Mory is an Iranian-American purpose coach and the CEO of 822 Group, a values-based business consultant company. Mory has had a long career in Corporate America and knows a lot about personal empowerment, particularly for women, people of color, or other historically marginalized groups who are trying to be powerful in systems that are not always receptive to their empowerment. And she has lots of ideas about things we can all do to help us allow our differences to make us more powerful and more respected and authoritative than we even know. So Mory, thank you for being here with me and talking about this.

Mory Fontanez: Thank you so much for having me. I am delighted to be here.

Dr. Lisa: We are going to have an interesting, interesting conversation today. I just know it. 

Mory: Absolutely. 

Dr. Lisa: Well, I’m so interested to get your take on the subject of empowerment, particularly for people who are struggling to feel powerful and who are in systems that don’t easily allow for that many times. But before we jump into that, let’s just start by talking about power and what we mean by that. And so, could you speak a little bit just about what it means to have personal power and, in particular, to have empowerment on the job. Like, what do you view as being that experience?

Mory: Yeah, I love that question on personal power. And I feel that you know, over the last few years and really digging into coaching, I’ve really simplified it to this, which is, it’s to be cognizant or aware of your value and to come from that awareness. I think, oftentimes, when we are not in our power, it is that we are not coming from the awareness of how truly valuable we are to that person, that situation, that job, or that team. So it’s simply just awareness of your value and coming from that place. 

Dr. Lisa: And so do you feel that awareness of your own power and your own worth is enough? Or is there also an intersection? I mean, I’m thinking right now, you know, of people that I have certainly worked with as clients, who have been working with great diligence and sincerity in organizations that are dominated by people who have more power than they do, and I’m particularly thinking about, you know, younger female clients I have had who have had a management positions, frequently in tech-based companies that are founded by, and all the CEO level executives are not just men—they’re white men. And often, white men have a particular social class that is very privileged—they’ve gotten to good schools, they know how to talk to people, they know all the unwritten rules—and it is a very intimidating position to be in. And I guess what I’m asking is that internal, subjective confidence in your own power enough? Or is there an actual power differential in these situations that also needs to be navigated?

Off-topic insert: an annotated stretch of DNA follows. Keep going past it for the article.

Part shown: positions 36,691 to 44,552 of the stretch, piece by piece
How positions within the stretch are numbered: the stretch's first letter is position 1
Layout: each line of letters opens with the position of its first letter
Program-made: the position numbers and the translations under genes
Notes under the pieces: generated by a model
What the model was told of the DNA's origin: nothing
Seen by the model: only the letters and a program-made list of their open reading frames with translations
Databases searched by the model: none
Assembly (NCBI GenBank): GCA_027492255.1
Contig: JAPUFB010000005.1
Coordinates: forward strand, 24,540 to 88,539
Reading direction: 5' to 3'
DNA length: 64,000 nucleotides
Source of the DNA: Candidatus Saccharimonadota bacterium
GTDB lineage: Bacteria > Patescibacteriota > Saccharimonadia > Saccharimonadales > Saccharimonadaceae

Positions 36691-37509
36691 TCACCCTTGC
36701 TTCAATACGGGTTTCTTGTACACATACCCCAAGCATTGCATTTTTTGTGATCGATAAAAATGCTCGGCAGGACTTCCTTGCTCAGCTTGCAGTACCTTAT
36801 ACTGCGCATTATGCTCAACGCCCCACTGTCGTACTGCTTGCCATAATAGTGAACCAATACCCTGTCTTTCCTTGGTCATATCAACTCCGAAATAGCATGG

Mory: You know, I love that question because we can get into this definition of power and really dissect it, but I always tell people this—true power is actually a very stable force that comes from that internal awareness. What we experience as power, especially in dynamics at work, particularly with those that have had structural power for a long time, you know, when you look into those dynamics, and you look into how that power has been held on to, what you see beneath that is a lack of that personal power—you see fear. And that is what drives the kind of power that we defined today is “This person has more power over me.” No, it’s that there is a dynamic that’s been created that we bought into that allows us to forget our own value and our own worth. And so, that then creates this dynamic of being disempowered. 

Now, are there power structures? Absolutely. We cannot ignore them. But I am one that believes that with diligence and work, by tapping into that sense of value, you are at least able to change the dynamic. You are able to very organically, cellularly shift the way that you show up in those dynamics, which is the only way that those dynamics themselves will change over time. It’s that if each one of us, like dominoes, stops buying into this concept of power, that those that are in power are so afraid of losing, and so deeply want us to believe that.

Dr. Lisa: I see. So you’re saying… that there certainly are power structures that need to be reckoned with and dealt with and that they will not change unless, first, you’re able to kind of create in yourself that basic sense of your worth and your value and then begin behaving as such, and then your ability to do that will begin to kind of ripple out and change the power system around you to a degree. Is that it?

Mory: 100%. Yeah, absolutely. 

Dr. Lisa: Okay. Well, I definitely want to dig in a little bit more to that.

Mory: Yeah, let’s do that.